close contact with people who might be ill and being in crowded settings should be avoided.
2. Surgical facemasks should be considered for use by individuals who enter crowded settings, both to protect their nose and mouth from other people's coughs and to reduce the wearers' likelihood of coughing on others; the time spent in crowded settings should be as short as possible.
3. N95 facemask should be considered for use by individuals for whom close contact with an infectious person is unavoidable. This can include selected individuals who must care for a sick person (e.g., family member with a respiratory infection) at home.

Q17) What should I do if I get sick?
If you live in areas where swine influenza cases have been identified and become ill
with influenza-like symptoms, including fever, body aches, runny nose, sore throat,
nausea, or vomiting or diarrhea, you may want to contact their health care provider,
particularly if you are worried about your symptoms. Your health care provider will
determine whether influenza testing or treatment is needed. If you are sick, you should stay home and avoid contact with other people as much as possible to keep from spreading your illness to others.

Q18) What are the warning signs that require urgent medical attention?
In children emergency warning signs that need urgent medical attention include:
• Fast breathing or trouble breathing
• Bluish skin color
• Not drinking enough fluids
• Not waking up or not interacting
• Being so irritable that the child does not want to be held
• Flu-like symptoms improve but then return with fever and worse cough
• Fever with a rash
In adults, emergency warning signs that need urgent medical attention include:
• Difficulty breathing or shortness of breath
• Pain or pressure in the chest or abdomen
• Sudden dizziness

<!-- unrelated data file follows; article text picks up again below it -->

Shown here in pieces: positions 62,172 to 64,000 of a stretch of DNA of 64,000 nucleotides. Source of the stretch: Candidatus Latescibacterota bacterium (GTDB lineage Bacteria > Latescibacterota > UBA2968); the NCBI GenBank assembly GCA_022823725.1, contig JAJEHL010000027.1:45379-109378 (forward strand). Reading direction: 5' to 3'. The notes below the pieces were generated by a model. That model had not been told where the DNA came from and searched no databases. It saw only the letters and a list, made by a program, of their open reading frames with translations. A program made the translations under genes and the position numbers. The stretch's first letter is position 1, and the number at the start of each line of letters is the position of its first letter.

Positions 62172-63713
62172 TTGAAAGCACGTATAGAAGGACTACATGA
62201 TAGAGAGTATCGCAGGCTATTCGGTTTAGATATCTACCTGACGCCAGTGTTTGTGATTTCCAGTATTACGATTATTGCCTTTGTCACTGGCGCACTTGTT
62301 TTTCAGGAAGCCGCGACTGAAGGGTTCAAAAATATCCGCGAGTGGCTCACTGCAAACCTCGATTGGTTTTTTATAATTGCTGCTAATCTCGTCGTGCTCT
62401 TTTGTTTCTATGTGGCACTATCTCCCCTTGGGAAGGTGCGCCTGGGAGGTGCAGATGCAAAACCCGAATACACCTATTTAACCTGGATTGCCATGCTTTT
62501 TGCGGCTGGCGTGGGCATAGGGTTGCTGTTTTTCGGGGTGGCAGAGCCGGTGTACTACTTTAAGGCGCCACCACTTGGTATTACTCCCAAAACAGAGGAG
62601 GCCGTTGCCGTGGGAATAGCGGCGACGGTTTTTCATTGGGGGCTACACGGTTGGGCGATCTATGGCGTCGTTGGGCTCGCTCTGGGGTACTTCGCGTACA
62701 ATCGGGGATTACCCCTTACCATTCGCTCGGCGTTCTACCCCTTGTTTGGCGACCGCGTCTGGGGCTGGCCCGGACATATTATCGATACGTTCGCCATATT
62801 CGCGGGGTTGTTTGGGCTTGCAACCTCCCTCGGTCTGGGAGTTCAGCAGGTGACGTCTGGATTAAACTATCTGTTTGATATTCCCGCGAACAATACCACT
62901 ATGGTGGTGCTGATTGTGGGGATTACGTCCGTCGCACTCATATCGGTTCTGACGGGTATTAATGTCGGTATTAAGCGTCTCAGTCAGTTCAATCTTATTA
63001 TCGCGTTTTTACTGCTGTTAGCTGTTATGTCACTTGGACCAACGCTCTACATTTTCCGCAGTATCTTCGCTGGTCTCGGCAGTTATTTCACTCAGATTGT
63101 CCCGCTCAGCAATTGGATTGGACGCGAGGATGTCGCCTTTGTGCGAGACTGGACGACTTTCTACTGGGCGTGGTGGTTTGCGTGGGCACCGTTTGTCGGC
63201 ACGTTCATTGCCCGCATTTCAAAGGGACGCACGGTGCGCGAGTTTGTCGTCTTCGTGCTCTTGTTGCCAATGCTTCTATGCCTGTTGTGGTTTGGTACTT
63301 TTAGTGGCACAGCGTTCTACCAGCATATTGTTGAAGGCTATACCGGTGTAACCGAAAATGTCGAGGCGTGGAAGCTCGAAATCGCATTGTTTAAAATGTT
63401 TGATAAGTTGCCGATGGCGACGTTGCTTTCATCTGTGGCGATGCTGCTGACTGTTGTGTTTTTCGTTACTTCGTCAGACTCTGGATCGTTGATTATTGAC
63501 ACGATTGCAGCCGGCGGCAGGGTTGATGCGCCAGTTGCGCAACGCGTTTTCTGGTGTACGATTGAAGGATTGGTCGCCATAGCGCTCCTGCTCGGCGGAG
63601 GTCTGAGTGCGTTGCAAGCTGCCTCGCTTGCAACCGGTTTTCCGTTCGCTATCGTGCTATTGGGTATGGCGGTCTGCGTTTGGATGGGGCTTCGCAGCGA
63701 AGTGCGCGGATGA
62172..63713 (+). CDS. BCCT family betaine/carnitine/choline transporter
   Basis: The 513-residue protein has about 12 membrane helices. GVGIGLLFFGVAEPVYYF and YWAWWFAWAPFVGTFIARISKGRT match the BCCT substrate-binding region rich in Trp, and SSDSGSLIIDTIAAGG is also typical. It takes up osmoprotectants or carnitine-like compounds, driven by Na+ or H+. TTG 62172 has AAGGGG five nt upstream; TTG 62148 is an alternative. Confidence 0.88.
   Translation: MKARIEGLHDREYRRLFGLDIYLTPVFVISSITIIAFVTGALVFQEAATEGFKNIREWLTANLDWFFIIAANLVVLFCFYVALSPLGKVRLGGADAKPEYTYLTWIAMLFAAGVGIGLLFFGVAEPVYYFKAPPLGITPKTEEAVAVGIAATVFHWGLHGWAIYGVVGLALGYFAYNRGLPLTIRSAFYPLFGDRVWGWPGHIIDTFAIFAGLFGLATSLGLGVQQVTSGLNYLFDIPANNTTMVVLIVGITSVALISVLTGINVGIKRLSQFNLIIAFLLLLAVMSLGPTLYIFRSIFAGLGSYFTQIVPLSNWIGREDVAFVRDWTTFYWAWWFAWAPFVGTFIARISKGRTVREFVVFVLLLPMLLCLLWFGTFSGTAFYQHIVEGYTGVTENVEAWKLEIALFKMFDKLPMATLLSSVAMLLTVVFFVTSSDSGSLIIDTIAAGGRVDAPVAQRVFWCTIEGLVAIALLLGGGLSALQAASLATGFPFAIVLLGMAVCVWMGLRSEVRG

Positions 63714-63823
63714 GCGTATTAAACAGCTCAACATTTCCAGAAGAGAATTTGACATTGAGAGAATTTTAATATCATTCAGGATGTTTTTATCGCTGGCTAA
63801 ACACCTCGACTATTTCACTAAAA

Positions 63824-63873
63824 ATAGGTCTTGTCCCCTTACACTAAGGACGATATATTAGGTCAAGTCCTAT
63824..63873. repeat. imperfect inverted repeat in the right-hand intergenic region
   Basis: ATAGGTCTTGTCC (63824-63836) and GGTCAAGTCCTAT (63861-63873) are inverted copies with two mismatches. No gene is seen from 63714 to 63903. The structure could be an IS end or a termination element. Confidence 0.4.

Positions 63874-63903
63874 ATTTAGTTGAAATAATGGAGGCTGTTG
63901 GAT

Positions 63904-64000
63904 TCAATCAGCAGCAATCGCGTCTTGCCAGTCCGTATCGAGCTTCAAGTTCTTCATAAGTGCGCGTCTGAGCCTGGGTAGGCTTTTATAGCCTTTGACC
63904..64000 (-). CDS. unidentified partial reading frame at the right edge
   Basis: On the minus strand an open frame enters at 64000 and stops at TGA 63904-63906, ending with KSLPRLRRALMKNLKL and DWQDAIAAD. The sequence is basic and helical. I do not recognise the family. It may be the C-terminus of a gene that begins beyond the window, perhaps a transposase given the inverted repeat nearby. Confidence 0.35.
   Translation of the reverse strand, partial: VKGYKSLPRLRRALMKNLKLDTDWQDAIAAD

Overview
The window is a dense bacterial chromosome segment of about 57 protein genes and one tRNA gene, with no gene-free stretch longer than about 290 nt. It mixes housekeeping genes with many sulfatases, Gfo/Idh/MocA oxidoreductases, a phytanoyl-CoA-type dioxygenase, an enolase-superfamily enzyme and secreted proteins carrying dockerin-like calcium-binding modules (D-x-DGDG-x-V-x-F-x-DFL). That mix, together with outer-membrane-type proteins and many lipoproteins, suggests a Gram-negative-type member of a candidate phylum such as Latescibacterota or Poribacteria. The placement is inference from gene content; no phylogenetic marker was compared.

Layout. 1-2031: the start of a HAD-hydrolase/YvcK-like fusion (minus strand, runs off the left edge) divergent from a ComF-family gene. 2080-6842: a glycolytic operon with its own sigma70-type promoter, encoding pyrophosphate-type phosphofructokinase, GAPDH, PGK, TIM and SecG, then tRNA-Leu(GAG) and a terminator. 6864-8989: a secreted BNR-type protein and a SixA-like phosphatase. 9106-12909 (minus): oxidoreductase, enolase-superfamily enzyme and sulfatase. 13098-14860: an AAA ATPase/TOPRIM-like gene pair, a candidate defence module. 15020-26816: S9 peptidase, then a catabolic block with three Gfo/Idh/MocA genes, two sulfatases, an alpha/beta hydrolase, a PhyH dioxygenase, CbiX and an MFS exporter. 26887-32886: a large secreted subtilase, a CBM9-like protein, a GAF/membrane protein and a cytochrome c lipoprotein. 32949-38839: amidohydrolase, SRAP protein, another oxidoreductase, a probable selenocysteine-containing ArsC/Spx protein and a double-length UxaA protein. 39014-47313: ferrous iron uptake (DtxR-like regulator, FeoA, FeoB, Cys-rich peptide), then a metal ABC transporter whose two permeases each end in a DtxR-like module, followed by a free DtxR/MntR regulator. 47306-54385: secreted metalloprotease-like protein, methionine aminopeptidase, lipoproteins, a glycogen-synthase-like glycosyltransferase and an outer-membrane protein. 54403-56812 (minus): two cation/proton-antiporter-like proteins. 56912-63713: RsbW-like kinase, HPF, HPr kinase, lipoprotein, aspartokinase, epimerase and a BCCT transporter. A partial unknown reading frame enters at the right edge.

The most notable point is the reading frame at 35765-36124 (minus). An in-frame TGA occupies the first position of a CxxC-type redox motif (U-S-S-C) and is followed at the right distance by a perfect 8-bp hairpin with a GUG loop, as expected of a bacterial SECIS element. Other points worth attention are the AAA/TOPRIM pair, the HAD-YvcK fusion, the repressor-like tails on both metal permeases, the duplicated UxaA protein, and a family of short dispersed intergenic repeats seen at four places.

• Confusion
• Severe or persistent vomiting

Q19) Is there a vaccine for swine flu?
Vaccines are available to be given to pigs to prevent swine influenza. There is no vaccine to protect humans from swine flu. The seasonal influenza vaccine will NOT provide protection against the swine H1N1 viruses.

Q20) I have not had the flu shot for 2009, can I get the flu vaccination for
prophylaxis?
In general, the seasonal flu vaccination is recommended for the prophylaxis of human
flu (NOT swine flu), especially in the young and the elderly as well as people with
chronic medical conditions. Having the human flu vaccination in majority of the population would also reduced the chance of having concurrent human and swine flu
in the same individual and thus reduced the risk of further cross matching and mutation of the swine flu virus. Hence, it is still beneficial to have the current flu vaccination. In northern hemisphere including Hong Kong, the new flu vaccine for
year 2010 would usually be available from September 2009. If one decides to have the current vaccine, it would confer protection until September and should still have the new vaccine in September 2009. Since the demand of the 2010 flu vaccines are likely to be high and the supply is tight, one might need to consult the clinician for reservation and pre-ordering of the flu vaccines.

Q21) Can people catch swine flu from eating pork?
No. Swine influenza viruses are not transmitted by food. You can not get swine influenza from eating pork or pork products. Eating properly handled and cooked pork and pork-products is safe. Cooking pork to an internal temperature of 160°F/70°C kills the swine flu virus as it does other bacteria and viruses.

Q22) What is the government doing for the border control?
Surveillance measures at boundary control points had been stepped up to detect travellers with fever and respiratory symptoms and coming from places where cases
of human infection of Swine Influenza were reported. Airlines had been asked to broadcast health advice messages on all direct flights coming from the affected places.
Passengers with respiratory symptoms are urged to approach Port Health officers at
the Airport for follow-up investigations.

Q23) We are going to USA for business trip next week, what should we do?
The World Health Organization has not advised on any travel restriction yet. People
traveling to the affected places should take precautionary measures. These measures
include avoiding contact with sick people; avoiding touching one's eyes, nose or mouth; wash hands frequently with soap and water or apply alcohol-based hand cleaners. They should also bring along surgical masks for use whenever appropriate.
People who develop respiratory illness within 7 days after returning from the affected places should put on a surgical mask and seek medical consultation from publicclinics and hospitals immediately.

Updated on 27th April 2009
Source: Quality Health